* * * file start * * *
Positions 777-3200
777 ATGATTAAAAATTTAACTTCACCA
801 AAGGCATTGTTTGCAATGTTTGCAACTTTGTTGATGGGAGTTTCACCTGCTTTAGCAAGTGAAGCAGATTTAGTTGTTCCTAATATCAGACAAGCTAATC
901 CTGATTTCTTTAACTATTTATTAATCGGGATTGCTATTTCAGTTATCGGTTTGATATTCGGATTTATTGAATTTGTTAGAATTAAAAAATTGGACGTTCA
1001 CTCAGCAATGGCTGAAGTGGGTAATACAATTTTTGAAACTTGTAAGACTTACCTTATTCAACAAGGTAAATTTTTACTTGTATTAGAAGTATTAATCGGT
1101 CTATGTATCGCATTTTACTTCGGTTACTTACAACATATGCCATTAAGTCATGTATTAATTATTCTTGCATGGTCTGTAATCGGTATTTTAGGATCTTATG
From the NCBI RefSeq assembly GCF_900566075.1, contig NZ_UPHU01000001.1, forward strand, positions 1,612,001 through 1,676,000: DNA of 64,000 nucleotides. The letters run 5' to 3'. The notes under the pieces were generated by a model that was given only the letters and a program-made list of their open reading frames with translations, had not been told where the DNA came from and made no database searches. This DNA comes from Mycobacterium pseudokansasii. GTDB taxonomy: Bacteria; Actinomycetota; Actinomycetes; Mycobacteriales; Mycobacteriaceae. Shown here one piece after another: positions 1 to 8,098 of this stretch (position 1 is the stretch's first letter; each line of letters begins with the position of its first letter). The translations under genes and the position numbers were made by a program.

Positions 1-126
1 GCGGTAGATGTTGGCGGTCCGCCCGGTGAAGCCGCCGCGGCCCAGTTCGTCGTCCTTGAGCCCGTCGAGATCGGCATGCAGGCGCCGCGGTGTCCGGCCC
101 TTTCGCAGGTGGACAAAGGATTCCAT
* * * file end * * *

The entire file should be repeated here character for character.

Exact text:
Positions 777-3200
777 ATGATTAAAAATTTAACTTCACCA
801 AAGGCATTGTTTGCAATGTTTGCAACTTTGTTGATGGGAGTTTCACCTGCTTTAGCAAGTGAAGCAGATTTAGTTGTTCCTAATATCAGACAAGCTAATC
901 CTGATTTCTTTAACTATTTATTAATCGGGATTGCTATTTCAGTTATCGGTTTGATATTCGGATTTATTGAATTTGTTAGAATTAAAAAATTGGACGTTCA
1001 CTCAGCAATGGCTGAAGTGGGTAATACAATTTTTGAAACTTGTAAGACTTACCTTATTCAACAAGGTAAATTTTTACTTGTATTAGAAGTATTAATCGGT
1101 CTATGTATCGCATTTTACTTCGGTTACTTACAACATATGCCATTAAGTCATGTATTAATTATTCTTGCATGGTCTGTAATCGGTATTTTAGGATCTTATG
From the NCBI RefSeq assembly GCF_900566075.1, contig NZ_UPHU01000001.1, forward strand, positions 1,612,001 through 1,676,000: DNA of 64,000 nucleotides. The letters run 5' to 3'. The notes under the pieces were generated by a model that was given only the letters and a program-made list of their open reading frames with translations, had not been told where the DNA came from and made no database searches. This DNA comes from Mycobacterium pseudokansasii. GTDB taxonomy: Bacteria; Actinomycetota; Actinomycetes; Mycobacteriales; Mycobacteriaceae. Shown here one piece after another: positions 1 to 8,098 of this stretch (position 1 is the stretch's first letter; each line of letters begins with the position of its first letter). The translations under genes and the position numbers were made by a program.

Positions 1-126
1 GCGGTAGATGTTGGCGGTCCGCCCGGTGAAGCCGCCGCGGCCCAGTTCGTCGTCCTTGAGCCCGTCGAGATCGGCATGCAGGCGCCGCGGTGTCCGGCCC
101 TTTCGCAGGTGGACAAAGGATTCCAT